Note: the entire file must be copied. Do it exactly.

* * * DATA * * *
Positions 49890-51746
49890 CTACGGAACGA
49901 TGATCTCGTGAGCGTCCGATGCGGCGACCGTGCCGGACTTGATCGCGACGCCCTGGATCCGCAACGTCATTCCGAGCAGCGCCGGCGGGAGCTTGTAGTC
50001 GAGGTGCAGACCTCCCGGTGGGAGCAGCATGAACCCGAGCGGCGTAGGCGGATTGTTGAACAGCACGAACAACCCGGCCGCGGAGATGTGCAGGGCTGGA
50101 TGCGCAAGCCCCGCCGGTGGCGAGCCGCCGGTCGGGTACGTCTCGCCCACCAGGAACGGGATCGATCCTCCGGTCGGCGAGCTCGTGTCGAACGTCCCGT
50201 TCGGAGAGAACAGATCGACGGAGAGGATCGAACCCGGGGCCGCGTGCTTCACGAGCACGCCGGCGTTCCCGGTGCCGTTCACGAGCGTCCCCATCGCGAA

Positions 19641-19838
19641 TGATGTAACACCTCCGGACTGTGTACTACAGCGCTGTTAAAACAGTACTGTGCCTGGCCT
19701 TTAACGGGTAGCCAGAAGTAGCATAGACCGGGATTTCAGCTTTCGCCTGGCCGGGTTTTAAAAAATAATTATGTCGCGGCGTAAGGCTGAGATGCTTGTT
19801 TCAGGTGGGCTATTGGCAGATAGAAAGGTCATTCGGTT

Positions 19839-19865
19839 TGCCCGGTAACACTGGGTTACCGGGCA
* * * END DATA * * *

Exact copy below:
Positions 49890-51746
49890 CTACGGAACGA
49901 TGATCTCGTGAGCGTCCGATGCGGCGACCGTGCCGGACTTGATCGCGACGCCCTGGATCCGCAACGTCATTCCGAGCAGCGCCGGCGGGAGCTTGTAGTC
50001 GAGGTGCAGACCTCCCGGTGGGAGCAGCATGAACCCGAGCGGCGTAGGCGGATTGTTGAACAGCACGAACAACCCGGCCGCGGAGATGTGCAGGGCTGGA
50101 TGCGCAAGCCCCGCCGGTGGCGAGCCGCCGGTCGGGTACGTCTCGCCCACCAGGAACGGGATCGATCCTCCGGTCGGCGAGCTCGTGTCGAACGTCCCGT
50201 TCGGAGAGAACAGATCGACGGAGAGGATCGAACCCGGGGCCGCGTGCTTCACGAGCACGCCGGCGTTCCCGGTGCCGTTCACGAGCGTCCCCATCGCGAA

Positions 19641-19838
19641 TGATGTAACACCTCCGGACTGTGTACTACAGCGCTGTTAAAACAGTACTGTGCCTGGCCT
19701 TTAACGGGTAGCCAGAAGTAGCATAGACCGGGATTTCAGCTTTCGCCTGGCCGGGTTTTAAAAAATAATTATGTCGCGGCGTAAGGCTGAGATGCTTGTT
19801 TCAGGTGGGCTATTGGCAGATAGAAAGGTCATTCGGTT

Positions 19839-19865
19839 TGCCCGGTAACACTGGGTTACCGGGCA